Former NYC buildings commissioner surrenders in bribery case
New York City’s onetime top building-safety official took cash, New York Mets tickets, a discount on a luxury apartment and other bribes from a real estate developer, a restaurateur and others and repaid them with favors including access to Mayor Eric Adams, prosecutors said Wednesday.
Former Buildings Commissioner Eric Ulrich was awaiting arraignment on bribery, conspiracy and other charges; six co-defendants were charged with bribery. Defense attorney Sam Braverman said Ulrich intended to plead not guilty.
Besides serving as Adams’ buildings chief, Ulrich was a city councilman and an adviser to the first-term mayor. Manhattan District Attorney Alvin Bragg said at a news conference that Ulrich has “used each of his taxpayer-funded positions to line his own pockets,” collecting roughly $150,000 in bribes over two years.
Bragg and Adams are Democrats. Ulrich, who raised money for Adams’ campaign, is a Republican.
Adams isn’t accused of any wrongdoing. A message seeking comment was sent to his office.
Ulrich resigned from his post as city buildings commissioner last November, six months after his appointment, amid reports that he was being questioned by prosecutors as part of an investigation into illegal gambling and organized crime.
The indictment alleges that Ulrich used his position to help associates connect with Adams and other high-ranking government officials through exclusive dinners.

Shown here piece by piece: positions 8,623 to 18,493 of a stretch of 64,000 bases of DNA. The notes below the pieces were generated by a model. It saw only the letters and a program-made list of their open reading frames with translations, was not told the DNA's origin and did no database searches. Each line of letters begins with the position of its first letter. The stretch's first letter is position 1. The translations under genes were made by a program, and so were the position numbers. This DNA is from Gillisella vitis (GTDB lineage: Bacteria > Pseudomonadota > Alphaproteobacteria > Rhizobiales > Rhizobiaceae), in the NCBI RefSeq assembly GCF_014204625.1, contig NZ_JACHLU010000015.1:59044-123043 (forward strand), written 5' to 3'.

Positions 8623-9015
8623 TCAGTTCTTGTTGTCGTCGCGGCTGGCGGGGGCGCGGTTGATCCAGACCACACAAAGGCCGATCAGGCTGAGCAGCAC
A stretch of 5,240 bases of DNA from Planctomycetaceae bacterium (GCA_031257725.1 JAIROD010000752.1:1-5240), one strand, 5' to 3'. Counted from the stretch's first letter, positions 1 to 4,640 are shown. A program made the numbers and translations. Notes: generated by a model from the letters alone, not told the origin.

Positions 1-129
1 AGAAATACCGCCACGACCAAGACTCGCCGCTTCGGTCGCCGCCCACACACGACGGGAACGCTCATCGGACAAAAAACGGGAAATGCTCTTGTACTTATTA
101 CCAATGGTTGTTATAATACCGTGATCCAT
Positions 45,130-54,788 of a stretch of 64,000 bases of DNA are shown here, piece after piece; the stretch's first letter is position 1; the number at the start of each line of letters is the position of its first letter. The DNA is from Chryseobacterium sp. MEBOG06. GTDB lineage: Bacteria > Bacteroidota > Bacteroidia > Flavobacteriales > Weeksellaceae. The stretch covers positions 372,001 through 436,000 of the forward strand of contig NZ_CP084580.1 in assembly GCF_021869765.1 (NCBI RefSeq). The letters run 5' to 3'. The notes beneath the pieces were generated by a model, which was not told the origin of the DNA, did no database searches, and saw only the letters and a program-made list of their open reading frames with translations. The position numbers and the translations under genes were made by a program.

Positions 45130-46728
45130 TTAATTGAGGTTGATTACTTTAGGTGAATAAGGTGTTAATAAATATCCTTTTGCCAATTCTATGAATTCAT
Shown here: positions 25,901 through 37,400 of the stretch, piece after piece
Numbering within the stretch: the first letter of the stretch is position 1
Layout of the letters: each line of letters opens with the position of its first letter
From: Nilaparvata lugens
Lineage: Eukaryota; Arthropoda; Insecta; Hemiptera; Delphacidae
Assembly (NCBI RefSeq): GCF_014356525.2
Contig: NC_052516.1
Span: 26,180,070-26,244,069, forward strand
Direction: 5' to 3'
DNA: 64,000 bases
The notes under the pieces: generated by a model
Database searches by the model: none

Shortly after his election, Adams met with Ulrich and two brothers, Anthony and Joseph Livreri, inside a Queens lounge, according to the indictment.
The Livreri brothers are among those now charged with bribing Ulrich. Prosecutors say they and a towing magnate, Michael Mazzio, gave Ulrich cash — which he used partly to fund wagers at public casinos and under-the-table gambling clubs — and premium Mets tickets valued at nearly $10,000.
Ulrich helped the brothers speed up inspections and permits for a pizzeria and bakery, according to prosecutors. They said he also helped Mazzio try to secure exclusive towing contracts with the city and got Mazzio’s daughter a city Correction Department job.
Messages seeking comment were sent to lawyers for Mazzio and the Livreris.
The investigation also concerned Ulrich’s relationship with a Brooklyn real estate developer, Kevin Caller. Prosecutors said Caller rented a luxury apartment — complete with furniture and a free parking space — to the buildings commissioner at a reduced price in exchange for political favors.
Among them: trying to get a zoning change that suited Caller’s plans for a Queens property and prompting an inspection of a low-income apartment building next door, in hopes that it would be ordered vacated, according to prosecutors.
Caller’s lawyer, Benjamin Brafman, said his client rented an apartment to Ulrich at market rate and never requested anything in return.
Ulrich joined the Adams administration in January 2022, initially as a senior advisor, before taking over the buildings agency — a department that enforces building codes, issues permits and responds to structural emergencies in a city with more than a million buildings.
Previously, Ulrich represented a Queens district in the City Council, first winning his seat in a special election in 2009.
While on the council, he reported to the city’s Conflicts of Interest Board that he had won between $5,000 and $47,999 gambling in 2015, the Daily News reported.
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